IPL 2014 April 15, 2014

Drowned out by the hype machine

A lot has gone wrong with the IPL but as its seventh season begins, the league will brush everything aside and cheer like nothing is amiss

Drat. It's that time of year again, when us bad-news brigade types step forward to perform our dual roles of being both eyesore and light bulb. Pitted against the IPL's One Direction-inspired, high-volume hype machine, they don't make for much of a performance. Nor have any more impact than a mobile ringing at a Metallica concert.

Regardless, we do what we have to. Every time. Like those flight-safety demonstrations, so that in case of turbulence seatbelts are fastened and the location of airsickness bags is known. The last 11 months - between the tailend of the 2013 season and this one - have been turbulent enough to turn innards to water.

The hype machine, however, remains poised and perky in a stratosphere of detachment, continuing to whirl around the axis of its central argument: the cricket remains great, the crowds turn up, and there's enough ka-ching to keep everyone happy. The machine rumbles: stop being party poopers, dudes, get a life, and learn to have some fun. As Quiet Riot would say, come on, feel the noise.

It is usually enough to shout down every dissenting voice but IPL2014 follows a nightmare year for the governors of cricket's richest league. The shenanigans of season six - spot-fixing, betting, arrests - have made previous dramas like the Lalit Modi ouster of 2010, frequent franchise wrangles and player-centric scandals look like kindergarden skits.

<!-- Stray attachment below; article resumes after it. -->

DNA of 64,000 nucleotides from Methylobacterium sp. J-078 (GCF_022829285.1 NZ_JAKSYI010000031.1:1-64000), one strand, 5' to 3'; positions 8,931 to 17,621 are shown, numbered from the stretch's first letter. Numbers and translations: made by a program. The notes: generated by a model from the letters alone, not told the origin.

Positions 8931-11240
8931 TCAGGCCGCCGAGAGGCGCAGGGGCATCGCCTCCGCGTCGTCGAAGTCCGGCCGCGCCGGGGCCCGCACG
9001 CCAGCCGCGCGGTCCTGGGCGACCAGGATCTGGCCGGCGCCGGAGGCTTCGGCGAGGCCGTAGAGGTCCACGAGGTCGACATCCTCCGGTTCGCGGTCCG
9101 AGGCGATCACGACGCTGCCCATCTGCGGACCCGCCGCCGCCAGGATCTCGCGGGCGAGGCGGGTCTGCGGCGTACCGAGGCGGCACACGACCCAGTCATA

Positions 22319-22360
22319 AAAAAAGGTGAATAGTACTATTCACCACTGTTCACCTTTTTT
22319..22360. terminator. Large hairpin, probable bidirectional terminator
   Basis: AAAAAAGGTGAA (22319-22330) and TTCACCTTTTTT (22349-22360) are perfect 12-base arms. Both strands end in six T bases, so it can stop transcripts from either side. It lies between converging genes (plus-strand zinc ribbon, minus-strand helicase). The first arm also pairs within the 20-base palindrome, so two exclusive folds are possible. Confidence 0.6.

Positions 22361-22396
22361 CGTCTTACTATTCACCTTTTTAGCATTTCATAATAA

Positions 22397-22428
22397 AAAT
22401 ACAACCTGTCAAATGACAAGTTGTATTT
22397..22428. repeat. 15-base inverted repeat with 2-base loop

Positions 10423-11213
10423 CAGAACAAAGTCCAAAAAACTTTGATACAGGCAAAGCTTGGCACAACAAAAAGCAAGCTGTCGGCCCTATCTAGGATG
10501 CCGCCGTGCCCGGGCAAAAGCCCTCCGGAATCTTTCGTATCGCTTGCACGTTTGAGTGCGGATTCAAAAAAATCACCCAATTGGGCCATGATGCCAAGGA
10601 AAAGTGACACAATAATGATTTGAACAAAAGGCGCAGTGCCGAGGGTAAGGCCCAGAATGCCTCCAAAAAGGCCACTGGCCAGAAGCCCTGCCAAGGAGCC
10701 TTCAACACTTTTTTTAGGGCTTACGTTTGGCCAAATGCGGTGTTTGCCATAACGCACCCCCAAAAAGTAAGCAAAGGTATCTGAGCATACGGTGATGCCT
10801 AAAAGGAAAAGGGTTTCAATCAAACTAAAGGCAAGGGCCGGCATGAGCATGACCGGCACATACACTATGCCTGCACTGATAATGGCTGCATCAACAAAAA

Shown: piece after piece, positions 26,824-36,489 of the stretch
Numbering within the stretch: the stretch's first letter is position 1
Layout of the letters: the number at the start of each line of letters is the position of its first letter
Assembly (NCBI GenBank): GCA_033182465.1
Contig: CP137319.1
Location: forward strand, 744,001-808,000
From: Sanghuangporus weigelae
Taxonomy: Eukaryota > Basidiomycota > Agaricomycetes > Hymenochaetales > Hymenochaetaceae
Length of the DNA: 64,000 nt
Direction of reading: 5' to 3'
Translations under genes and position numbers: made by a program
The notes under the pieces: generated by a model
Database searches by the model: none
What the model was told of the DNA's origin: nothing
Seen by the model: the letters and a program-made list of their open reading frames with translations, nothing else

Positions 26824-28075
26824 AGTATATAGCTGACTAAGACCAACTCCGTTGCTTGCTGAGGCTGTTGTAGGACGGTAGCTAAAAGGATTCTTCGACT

As the new season arrives with its usual giddy grins and clashing cymbals, it contains an dark undertow of what has gone by and what truths may still lie concealed. Opening night will take place hours after India's Supreme Court conducts another hearing on how the league's administrators handled - or mishandled - its biggest scandal. Over the course of the last 11 months, what has gone under is the idea of the League's integrity and its credibility as an event which, along with its popularity, also happens both clean and plays by the rules.

The league now has a court-appointed head in the form of insider-and-outsider Sunil Gavaskar, whose one telling move was to rope in a respected name from corporate India as his advisor and troubleshooter. The introduction of Deepak Parekh's name itself appears to be a first attempt to regain credibility.

It does not help, though, when India and Chennai Super Kings captain MS Dhoni replies to the question "How will you ensure a clean game of IPL this year?" by saying, "We'll try the laundry, that's good, will keep us clean." A funny line, but as his only one on the corruption scandal, it is a bit too glib. It is as if there is a deep disconnect amongst the high rollers of Indian cricket between the reality of what has transpired - arrests, prison, Supreme Court investigations, the use of the word 'nauseating' around Indian cricket - and the distraction of the Big Noise and the big pay cheque that comes with it.

As the new season arrives with its gilt and clashing cymbals, there is also the spectre of what has passed and of what truths may still lie concealed

To hear Chennai coach Stephen Fleming say, "There's a lot going on, I won't lie. There are a lot of distractions", was relief of sorts. To be fair, there are many, there are many people who are uneasy about what has gone on but have neither authority or control and are tangled up in the grip of the League's riches. "Officially, we're in front of the camera, talking up the event," said one such. "At the back of our minds we're thinking, so much has happened, a case is in court, this needs to be sorted out."